The coronavirus pandemic quickened the pace at which mankind is hurtling toward peak oil, some experts say. How can this be with so many former commuters working from home and with air traffic severely down?

It's true that in April 2020, overall U.S. energy consumption dropped 14% compared to the year before. It was the lowest monthly level since 1989, reported the Associated Press. Energy usage around the world dropped too.

In America, "Petroleum consumption fell to 14.7 million barrels a day in April, down almost a third compared to the same period in 2019," wrote Matthew Brown for the AP.

At the same time, though, stay-at-home orders caused an uptick in natural gas consumption, to the tune of 15%. More people at home meant more demand for natural gas as a heating fuel, while relatively few homes are heated with coal or oil, explained Brett Marohl in the Associated Press story. Marohl had helped the U.S. energy administration with research.

As the year drew to a close, with more than 375,000 dead from the virus and widespread unemployment, greenhouse gas emissions had dropped by 10.3%, according to research firm the Rhodium Group. The firm said, "That is the single largest drop in annual emissions in the post–World War II era, outpacing the Great Recession of 2009 when emissions dipped 6.3%."

"Peak oil" defined: Peak oil is the moment of global peak oil extraction; that is, mankind is pumping as much oil out of the earth as we can because there's not any more left, what's left is too expensive to reach, or both. Often confused with oil depletion, peak oil refers to the point of maximum production.

So if petroleum consumption and greenhouse gas emissions are down so much, why do some analysts think we've hurried up the arrival of peak oil? We had to ask:

If We're Using Less Oil Now, Shouldn't We Have More Later?

The analysists who say that Covid-19 has hastened peak oil base their findings on three factors.

  1. The first factor is that peak crude oil probably already arrived in 2005, according to 2013 findings.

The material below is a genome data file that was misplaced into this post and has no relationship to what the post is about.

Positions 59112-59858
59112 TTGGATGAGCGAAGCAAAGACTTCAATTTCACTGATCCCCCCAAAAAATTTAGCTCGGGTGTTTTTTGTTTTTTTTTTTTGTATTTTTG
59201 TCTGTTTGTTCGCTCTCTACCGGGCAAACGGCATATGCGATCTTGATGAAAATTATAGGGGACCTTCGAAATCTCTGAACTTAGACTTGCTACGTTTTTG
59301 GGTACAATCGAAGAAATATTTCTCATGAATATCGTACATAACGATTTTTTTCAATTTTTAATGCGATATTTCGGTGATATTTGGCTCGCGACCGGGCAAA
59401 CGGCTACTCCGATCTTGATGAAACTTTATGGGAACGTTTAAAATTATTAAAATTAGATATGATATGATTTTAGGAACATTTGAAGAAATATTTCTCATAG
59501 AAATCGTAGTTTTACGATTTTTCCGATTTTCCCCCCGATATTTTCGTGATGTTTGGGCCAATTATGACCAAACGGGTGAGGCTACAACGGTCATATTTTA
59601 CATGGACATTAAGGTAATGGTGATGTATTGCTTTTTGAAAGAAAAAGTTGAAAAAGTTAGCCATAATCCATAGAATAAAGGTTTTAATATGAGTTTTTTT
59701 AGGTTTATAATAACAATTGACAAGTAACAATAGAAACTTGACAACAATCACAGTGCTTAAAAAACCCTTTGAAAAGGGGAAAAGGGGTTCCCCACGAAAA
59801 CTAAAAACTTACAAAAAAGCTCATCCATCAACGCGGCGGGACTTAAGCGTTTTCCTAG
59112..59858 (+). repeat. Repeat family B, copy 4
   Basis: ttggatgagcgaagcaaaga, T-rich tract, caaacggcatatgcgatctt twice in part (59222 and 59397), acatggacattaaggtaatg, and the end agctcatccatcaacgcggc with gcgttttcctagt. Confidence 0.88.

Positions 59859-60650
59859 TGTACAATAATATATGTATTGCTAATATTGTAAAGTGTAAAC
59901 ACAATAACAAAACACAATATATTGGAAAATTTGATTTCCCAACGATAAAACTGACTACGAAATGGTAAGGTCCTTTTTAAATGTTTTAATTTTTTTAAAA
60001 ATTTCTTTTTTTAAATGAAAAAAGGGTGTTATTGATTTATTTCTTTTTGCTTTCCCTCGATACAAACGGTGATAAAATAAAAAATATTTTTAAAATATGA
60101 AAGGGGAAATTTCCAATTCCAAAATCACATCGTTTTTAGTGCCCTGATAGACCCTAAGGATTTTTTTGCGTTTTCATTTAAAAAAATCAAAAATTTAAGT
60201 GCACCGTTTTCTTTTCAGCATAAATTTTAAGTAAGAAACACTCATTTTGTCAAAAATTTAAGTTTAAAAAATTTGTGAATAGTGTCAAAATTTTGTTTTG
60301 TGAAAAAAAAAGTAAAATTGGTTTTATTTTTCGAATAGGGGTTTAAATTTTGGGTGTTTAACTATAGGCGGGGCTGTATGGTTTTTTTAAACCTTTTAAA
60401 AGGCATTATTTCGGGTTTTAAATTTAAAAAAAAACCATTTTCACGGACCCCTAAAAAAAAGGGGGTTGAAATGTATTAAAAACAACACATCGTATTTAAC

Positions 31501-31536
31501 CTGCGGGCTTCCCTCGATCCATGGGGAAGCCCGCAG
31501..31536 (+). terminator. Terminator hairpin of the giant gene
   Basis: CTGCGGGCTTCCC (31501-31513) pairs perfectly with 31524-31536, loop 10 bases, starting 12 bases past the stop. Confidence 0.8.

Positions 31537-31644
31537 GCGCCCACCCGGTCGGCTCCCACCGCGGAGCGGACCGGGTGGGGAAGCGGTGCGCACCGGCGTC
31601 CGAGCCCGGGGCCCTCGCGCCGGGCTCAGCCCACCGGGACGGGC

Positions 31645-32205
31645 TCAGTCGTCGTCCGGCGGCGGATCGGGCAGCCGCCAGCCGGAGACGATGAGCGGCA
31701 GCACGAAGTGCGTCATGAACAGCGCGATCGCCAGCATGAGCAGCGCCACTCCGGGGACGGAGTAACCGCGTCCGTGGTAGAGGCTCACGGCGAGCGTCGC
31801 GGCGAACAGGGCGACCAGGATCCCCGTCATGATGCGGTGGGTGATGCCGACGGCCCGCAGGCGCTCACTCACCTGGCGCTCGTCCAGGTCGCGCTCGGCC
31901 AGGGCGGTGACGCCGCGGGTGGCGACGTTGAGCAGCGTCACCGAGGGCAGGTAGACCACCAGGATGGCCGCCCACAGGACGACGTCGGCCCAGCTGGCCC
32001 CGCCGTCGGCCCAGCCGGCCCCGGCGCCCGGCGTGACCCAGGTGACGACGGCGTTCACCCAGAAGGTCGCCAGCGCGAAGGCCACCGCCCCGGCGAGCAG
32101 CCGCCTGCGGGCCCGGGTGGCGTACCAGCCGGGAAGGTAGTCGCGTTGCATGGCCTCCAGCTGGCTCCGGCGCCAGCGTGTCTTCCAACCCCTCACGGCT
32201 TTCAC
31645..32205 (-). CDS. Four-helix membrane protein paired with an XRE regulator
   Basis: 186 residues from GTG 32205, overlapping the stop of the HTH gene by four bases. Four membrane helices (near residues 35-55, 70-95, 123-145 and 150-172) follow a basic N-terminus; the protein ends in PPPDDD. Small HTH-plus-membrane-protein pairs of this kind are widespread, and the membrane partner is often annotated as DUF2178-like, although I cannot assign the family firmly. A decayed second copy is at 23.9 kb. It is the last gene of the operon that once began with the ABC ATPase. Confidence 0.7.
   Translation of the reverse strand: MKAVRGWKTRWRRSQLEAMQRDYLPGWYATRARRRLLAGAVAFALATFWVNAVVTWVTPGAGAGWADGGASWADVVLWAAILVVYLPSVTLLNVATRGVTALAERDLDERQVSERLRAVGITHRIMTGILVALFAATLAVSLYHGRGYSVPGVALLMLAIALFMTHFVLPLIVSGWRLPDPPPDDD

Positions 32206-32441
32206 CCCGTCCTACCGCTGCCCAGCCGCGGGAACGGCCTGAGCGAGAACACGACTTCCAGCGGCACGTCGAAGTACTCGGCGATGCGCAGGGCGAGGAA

2. The second factor is that stay-at-home orders and other pandemic-related reasons why greenhouse gas emissions are down "won't have much of a lasting effect on climate change," says Science News. Most forecasters expect our thirst for oil to bounce back to pre-pandemic levels in just a year or two, and fighting climate change will be just as urgent then.
  3. Lastly, low demand for oil during the pandemic set oil production back two years while investments in alternative energy grew.

This last point was made by Rystad Energy it its November 2020 report, the result of running actual numbers and projections through three scenarios. Previously, Rystad pointed to 2030 as the year of peak oil, but Covid-19 altered the scenarios in such a way that peak oil in 2028 is the most likely outcome.

“The energy transition is accelerating and also weighs on our peak oil demand revision.”

   —Rystad Energy

"The lockdowns will stunt economic recovery in the short-term and in the long-term, and the pandemic will also leave behind a legacy of behavioral changes that will also affect oil use,“ says Artyom Tchen, Senior Oil Markets Analyst at Rystad Energy.

"Supplementing the effect of Covid-19 on oil demand, the energy transition is accelerating and also weighs on our peak oil demand revision," wrote Rystad. "All sectors contribute to the transition, but transport (60% of oil demand) will be the ultimate driver of this shift. By 2025, the plug-in-hybrid and battery electric vehicles (EVs) are expected to achieve 14% market share in new passenger vehicle sales, according to public governmental targets, then further grow to 80% by 2050."

Remember, peak oil refers to the day of maximum extraction, not supply. There could still be a lot more oil in the earth in 2028, but if it's too deep or too remote, it might as well not be there as far as humanity is concerned. We need to extract it at a reasonable cost. Nobody wants a barrel of oil that, because it was so expensive to extract, costs $500. We'd rather use oil substitutes, as Rystad Energy calls them.

Since Covid-19 has stunted oil exploration and production while investments in oil substitutes have charged onward, peak oil really could be here sooner than we thought.